I went looking for an alternative. Our only option at the time was to use a self-hosted solution, but that meant spending hours managing the tooling that runs the CI server, and not building features for our customers. It was then that I realised that I wanted to build Buildbox.
Continuous Integration (CI) is the term used to describe the practice of running these tests on a shared computer, commonly known as the “CI server”. If a developer writes some code that breaks an automated test, the whole team knows about it before the code is ever deployed to production systems.
Below, Keith talks about the limitations of existing CI servers, and how Buildbox aims to overcome these:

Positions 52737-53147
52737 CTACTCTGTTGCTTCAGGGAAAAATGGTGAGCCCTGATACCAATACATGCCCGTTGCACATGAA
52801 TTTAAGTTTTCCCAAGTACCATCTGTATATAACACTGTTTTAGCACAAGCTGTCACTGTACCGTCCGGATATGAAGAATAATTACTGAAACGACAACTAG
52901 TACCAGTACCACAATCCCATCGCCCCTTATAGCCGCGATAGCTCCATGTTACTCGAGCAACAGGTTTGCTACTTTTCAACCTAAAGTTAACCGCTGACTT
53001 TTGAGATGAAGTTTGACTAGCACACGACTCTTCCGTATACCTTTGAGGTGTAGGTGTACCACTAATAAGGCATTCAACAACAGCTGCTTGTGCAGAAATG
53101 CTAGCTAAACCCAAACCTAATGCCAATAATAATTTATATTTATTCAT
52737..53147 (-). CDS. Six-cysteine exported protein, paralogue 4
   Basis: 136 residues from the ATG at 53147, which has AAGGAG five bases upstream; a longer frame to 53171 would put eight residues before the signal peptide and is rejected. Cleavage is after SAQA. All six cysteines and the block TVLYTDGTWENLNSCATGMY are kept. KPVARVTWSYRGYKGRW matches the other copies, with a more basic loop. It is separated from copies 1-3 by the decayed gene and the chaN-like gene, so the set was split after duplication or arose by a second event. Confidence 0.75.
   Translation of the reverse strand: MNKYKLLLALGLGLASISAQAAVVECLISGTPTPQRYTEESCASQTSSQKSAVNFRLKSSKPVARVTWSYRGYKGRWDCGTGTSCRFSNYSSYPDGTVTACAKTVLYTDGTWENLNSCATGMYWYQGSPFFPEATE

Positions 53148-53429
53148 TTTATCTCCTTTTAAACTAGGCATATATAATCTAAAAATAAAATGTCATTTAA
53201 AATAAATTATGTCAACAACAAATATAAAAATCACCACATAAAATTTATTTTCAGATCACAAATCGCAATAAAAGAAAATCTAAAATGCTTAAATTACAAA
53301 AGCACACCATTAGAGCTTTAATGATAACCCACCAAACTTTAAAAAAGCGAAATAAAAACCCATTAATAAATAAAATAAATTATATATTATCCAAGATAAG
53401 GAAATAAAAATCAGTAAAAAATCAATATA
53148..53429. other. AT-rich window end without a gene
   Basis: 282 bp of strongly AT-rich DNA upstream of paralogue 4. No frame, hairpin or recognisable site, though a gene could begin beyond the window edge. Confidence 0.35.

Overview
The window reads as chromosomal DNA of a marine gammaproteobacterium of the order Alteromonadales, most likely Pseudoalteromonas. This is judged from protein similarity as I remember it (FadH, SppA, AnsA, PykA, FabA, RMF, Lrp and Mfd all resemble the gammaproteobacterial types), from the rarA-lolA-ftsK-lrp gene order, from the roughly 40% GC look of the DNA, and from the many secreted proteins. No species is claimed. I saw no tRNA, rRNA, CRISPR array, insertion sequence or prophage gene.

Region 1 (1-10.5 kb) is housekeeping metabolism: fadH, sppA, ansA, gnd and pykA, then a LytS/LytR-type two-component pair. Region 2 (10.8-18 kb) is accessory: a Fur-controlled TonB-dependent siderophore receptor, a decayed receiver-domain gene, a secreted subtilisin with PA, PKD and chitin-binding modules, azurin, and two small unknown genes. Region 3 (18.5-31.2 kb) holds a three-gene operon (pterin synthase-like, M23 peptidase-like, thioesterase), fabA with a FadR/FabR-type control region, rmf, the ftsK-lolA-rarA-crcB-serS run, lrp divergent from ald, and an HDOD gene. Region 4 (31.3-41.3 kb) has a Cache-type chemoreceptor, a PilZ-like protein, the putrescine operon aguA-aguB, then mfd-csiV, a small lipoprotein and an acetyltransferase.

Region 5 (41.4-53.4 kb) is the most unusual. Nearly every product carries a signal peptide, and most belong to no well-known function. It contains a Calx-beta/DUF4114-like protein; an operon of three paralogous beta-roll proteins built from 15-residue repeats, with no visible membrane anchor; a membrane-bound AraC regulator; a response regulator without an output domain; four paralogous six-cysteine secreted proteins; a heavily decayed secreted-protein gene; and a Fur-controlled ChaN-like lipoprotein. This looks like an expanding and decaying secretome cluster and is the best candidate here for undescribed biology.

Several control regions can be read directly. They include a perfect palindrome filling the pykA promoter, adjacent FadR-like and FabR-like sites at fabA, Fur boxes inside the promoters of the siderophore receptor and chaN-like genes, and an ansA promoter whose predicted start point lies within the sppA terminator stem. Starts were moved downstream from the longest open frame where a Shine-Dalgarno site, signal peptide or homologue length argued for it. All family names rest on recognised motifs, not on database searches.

There are 2 approaches to managing the CI server:
Cloud Based: The CI server is hosted in the cloud, along with the tools. This approach generally has performance and security problems. It also makes it hard to debug failing tests because you can’t physically access the machine running the tests.
Self Hosted: You manage the CI server and the tooling yourself. This approach gives you the benefit of security, performance and flexibility, however setting up the tooling is a cumbersome task.
Buildbox is my attempt at a middle-ground between these two approaches. The tooling is hosted in the cloud, and you can still run the tests on your own server.
Buildbox’s subscriber base is growing and it is getting rave reviews from developers all over the world:
We’re really proud of Keith and his early success with Buildbox.
Lucas Parry, Nomad
Lucas is formerly a Senior Developer on the Envato Marketplaces team. He left to pursue a lifelong dream of traveling the globe. Here are a few of the amazing things Lucas has experienced on his travels so far: